Is the World Becoming More Dangerous?

 

Rising death tolls in Syria, brutal massacres in Sudan, horrific sexual violence in the DRC, these are all news headlines we are familiar with. Reports from conflict zones paint a grim picture and you could be forgiven for thinking that our world is a worse place to live in than ever before. But is the world really become more dangerous and deadly?

 

The truth is no, it’s not.

 

Professor Joshua Goldstein wrote the book Winning the War on War, and he believes peace in the 21st century is possible.

 

"If you look at what's happened to war, just over the course of my lifetime, it's been dramatic that we have fewer wars, smaller wars and we have better tools for dealing with conflicts without resort to war,” Professor Goldstein said.

 

“We have made a lot of progress already, and I am not one to say ‘this is my plan for world peace’, and, ‘everybody's going to be in harmony with each other and all our problems will disappear’, but I am one to say that we have made a lot of progress in managing conflicts, learning how to reduce the size, and number, and location and spread of wars,” he explained.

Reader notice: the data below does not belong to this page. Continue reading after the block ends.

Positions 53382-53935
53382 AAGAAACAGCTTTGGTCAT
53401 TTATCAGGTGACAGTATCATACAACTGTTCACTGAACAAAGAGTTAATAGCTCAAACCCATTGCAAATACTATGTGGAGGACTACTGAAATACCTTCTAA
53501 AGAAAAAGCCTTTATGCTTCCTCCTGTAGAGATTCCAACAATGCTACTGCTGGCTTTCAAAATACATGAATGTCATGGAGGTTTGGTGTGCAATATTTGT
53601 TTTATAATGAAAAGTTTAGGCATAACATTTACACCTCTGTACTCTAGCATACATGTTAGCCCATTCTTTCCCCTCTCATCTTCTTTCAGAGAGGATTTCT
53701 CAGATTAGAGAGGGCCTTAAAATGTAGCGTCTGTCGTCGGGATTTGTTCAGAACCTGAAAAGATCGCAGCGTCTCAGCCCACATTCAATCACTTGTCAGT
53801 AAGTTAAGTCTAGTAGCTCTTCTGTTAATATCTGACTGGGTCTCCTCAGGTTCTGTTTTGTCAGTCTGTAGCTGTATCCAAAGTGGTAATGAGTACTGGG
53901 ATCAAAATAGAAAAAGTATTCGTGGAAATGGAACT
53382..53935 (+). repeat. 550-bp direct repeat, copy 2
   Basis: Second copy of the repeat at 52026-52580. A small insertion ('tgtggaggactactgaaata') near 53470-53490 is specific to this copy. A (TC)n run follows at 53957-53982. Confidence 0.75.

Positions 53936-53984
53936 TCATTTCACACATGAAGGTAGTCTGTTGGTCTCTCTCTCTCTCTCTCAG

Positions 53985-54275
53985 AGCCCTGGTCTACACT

“If we keep that going, if we learn what's working, we could reduce that close to zero. Maybe we will never have 100% peaceful world, but we could get to 95%, 98% - that would be great."

 

Professor Steven Pinker has also been following the trends and he agrees that we are making progress. His research shows that while the world has had rough few recent years, overall battle-related deaths in armed conflicts are trending downwards.

 

"Not only have the numbers come way, way down, since the 1990s, but whole categories of war seem to be either gone or obsolescent. Wars between two great powers, wars between rich countries, wars in Western Europe - the kind of wars that were omnipresent through human history for hundreds and hundreds of years, all of a sudden went to zero."

 

So, what has to continue to keep war on the decline?

 

Researchers suggest several key factors:

  • Continue an increase in human security (that means reducing poverty and supporting development)

  • Increasing women’s engagement in economic and political life internationally, and

  • Confronting beliefs that legitimize violence as a tool of conflict resolution

Professor Pinker says this last factor is key.

 

“The ideal that human flourishing is the greatest good has to crowd out other ideologies,” he said.

 

“Religious ideologies, nationalist ideologies, dreams of national or ethnic glory, rectifying past injustices, all the kinds of motives that have lead countries to expand their territory, expand their ideology and to justify it by thinking 'well, this is more important than whether people get killed in their 20s or live to a ripe old age'.”

 

Interviews: Courtesy of One Earth Future

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